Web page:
15 January 2016

A Complaint

Have you noticed that reviews from Amazon.com are aggregated across all other international Amazon sites, but that the reverse is not true? If someone kindly posts a review of a book on Amazon.co.uk, it is stuck there, and not aggregated to Amazon.com. Why? Is a UK review less valuable than a US review? Are reviews from Canadians, Australians or India inferior to US reviews? 
Amazon, like many US tech companies, still really have a problem when it comes to internationalising themselves. If is it possible to aggregate US readers’ Amazon ebook reviews to all of Amazon’s international Kindle sites, then it is certainly possible to aggregate ALL international reviews back to an ebook on Amazon Kindle US, as well as on all the other international sites. I mean, it’s only a little bit of metadata! 
This problem is especially painful for UK authors. While they may gain a lot of reviews from readers in the UK, not one is added to their ebook on Amazon US, which handicaps potential US book sales. But if they are fortunate enough to get US reviews, these are automatically added to their book on Amazon UK. Most streets are two-way, aren’t they?
It is undoubtedly frustrating to be a writer whose works are not being marketed to the fullest extent possible.  However, Amazon’s lack of review aggregation is not likely to play a very significant role in book sales when all is considered.

For starters, while review aggregation may only require a little bit of metadata, it doesn’t follow that it only requires a little bit of processing power to handle the extra code on a site wide basis, so the cost-effectiveness of additional computing resources must be taken into account.  Since Amazon makes money on every sale, they have an incentive to maximize their sales on the margin.  If they aren’t aggregating reviews, it is most likely because the additional sales will not generate enough revenue to justify the additional costs of network infrastructure.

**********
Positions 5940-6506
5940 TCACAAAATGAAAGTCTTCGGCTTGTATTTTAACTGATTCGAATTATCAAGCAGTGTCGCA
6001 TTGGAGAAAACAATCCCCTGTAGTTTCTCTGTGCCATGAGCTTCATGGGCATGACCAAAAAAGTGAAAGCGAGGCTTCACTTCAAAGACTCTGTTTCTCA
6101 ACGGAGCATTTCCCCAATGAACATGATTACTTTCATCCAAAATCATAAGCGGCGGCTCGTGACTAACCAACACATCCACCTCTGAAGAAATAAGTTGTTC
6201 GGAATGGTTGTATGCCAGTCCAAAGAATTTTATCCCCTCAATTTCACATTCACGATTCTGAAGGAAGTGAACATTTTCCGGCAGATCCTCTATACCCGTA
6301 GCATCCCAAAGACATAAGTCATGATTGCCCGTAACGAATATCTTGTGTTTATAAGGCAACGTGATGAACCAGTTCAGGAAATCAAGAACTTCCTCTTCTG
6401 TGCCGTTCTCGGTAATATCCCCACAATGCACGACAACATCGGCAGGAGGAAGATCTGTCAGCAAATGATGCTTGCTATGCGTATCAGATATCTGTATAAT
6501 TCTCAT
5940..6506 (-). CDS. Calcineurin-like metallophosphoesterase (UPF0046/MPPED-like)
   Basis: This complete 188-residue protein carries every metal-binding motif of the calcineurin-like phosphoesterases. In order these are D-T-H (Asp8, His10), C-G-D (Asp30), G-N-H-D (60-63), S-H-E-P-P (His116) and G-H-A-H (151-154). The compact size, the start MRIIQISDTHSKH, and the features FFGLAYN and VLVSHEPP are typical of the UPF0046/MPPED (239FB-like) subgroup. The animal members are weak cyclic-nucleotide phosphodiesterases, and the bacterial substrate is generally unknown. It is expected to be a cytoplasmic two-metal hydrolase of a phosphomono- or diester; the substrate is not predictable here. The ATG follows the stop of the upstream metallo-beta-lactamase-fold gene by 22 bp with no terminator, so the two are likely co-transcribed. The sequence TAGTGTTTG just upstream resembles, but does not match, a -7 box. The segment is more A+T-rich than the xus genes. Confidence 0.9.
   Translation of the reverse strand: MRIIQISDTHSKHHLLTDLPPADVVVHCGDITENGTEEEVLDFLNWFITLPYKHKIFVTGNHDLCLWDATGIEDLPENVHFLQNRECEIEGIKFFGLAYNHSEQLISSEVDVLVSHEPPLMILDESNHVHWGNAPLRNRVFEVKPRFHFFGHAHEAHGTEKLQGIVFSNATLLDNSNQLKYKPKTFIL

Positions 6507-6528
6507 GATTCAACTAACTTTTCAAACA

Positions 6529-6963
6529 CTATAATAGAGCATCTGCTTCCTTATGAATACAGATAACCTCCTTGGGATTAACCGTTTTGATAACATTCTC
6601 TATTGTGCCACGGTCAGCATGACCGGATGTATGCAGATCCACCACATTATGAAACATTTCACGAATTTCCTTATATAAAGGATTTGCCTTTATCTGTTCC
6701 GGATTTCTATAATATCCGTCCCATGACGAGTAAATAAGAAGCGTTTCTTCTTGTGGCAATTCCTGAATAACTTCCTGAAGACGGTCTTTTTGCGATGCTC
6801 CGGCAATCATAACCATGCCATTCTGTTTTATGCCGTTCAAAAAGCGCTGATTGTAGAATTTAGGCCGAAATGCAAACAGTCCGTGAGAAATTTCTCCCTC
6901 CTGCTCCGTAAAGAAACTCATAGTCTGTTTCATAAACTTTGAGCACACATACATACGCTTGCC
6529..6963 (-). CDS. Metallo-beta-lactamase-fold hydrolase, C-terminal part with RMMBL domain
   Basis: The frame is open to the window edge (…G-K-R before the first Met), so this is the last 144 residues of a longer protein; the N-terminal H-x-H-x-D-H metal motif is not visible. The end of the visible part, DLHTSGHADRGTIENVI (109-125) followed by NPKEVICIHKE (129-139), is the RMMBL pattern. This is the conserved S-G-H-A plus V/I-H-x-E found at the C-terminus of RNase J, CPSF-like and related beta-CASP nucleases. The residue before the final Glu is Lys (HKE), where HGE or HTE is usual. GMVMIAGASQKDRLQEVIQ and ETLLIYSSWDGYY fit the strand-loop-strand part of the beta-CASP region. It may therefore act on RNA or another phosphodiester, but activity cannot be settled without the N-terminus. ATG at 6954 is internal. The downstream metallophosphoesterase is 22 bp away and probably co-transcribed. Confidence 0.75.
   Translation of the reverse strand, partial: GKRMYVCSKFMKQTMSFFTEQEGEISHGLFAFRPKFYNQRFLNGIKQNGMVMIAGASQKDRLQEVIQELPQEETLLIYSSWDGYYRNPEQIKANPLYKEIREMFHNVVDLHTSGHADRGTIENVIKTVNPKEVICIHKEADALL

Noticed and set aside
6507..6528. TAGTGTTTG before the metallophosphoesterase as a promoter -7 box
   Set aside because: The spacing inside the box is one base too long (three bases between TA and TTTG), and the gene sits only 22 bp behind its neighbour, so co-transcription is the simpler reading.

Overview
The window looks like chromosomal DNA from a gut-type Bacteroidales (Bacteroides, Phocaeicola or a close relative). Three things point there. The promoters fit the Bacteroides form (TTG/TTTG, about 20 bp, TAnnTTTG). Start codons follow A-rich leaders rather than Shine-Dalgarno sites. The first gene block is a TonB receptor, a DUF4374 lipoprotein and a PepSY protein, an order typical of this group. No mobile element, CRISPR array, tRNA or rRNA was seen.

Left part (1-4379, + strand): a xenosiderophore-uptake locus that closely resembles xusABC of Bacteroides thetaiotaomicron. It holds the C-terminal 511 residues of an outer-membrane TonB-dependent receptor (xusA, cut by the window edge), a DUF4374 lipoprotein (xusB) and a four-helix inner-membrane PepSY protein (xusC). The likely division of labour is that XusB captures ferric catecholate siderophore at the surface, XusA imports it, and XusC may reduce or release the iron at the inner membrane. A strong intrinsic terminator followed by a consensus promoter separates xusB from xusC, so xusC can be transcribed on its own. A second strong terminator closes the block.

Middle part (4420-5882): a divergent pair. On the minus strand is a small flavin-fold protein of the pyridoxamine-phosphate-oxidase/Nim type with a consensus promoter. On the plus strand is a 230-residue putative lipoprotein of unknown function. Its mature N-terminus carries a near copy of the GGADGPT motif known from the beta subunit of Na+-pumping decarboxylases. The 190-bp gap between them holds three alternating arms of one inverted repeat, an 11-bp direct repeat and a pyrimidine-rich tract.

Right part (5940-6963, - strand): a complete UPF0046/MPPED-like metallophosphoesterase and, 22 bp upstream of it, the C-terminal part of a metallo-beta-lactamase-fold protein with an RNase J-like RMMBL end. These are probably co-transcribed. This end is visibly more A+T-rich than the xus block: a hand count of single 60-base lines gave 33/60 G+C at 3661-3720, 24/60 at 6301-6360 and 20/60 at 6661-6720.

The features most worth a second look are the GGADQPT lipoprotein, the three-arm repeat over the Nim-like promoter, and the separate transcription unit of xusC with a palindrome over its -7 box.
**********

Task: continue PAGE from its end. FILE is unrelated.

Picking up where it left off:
Second, reviews from unknown sources aren’t as motivational as recommendations from friends.  Speaking from personal experience, I have never bought a book on Amazon based solely on the reviews posted on Amazon.  Virtually every book I have purchased has been on the recommendation of a friend or a blogger that I have read for years.  I simply do not browse through Amazon in search of new reading material.  My experience is anecdotal, of course, but I would venture to guess that most people do not rely on practically anonymous recommendations on Amazon when looking for books.

If it is indeed the case that practically anonymous, aggregated reviews are only marginally useful to marketing books online, it would seem that this complaint about Amazon is scapegoating.  Put simply, if one’s book sales are reliant on a top-down marketing push from an online seller, perhaps one’s books aren’t really that good.  I would thus venture to guess that this particular author would sell more books if he spent more time honing his writing skills and developing material for a broader market instead of complaining about the lack of marginal marketing support provided by his main distributor.

1 comment:

  1. Alan J. Perrick16 January, 2016 05:34

    I can't be sure about others, but through Amazon I've bought music recordings based on reviews there. I go through the .com site.

    I agree with the blogger C.G.'s deduction that the overhead must be costing a lot.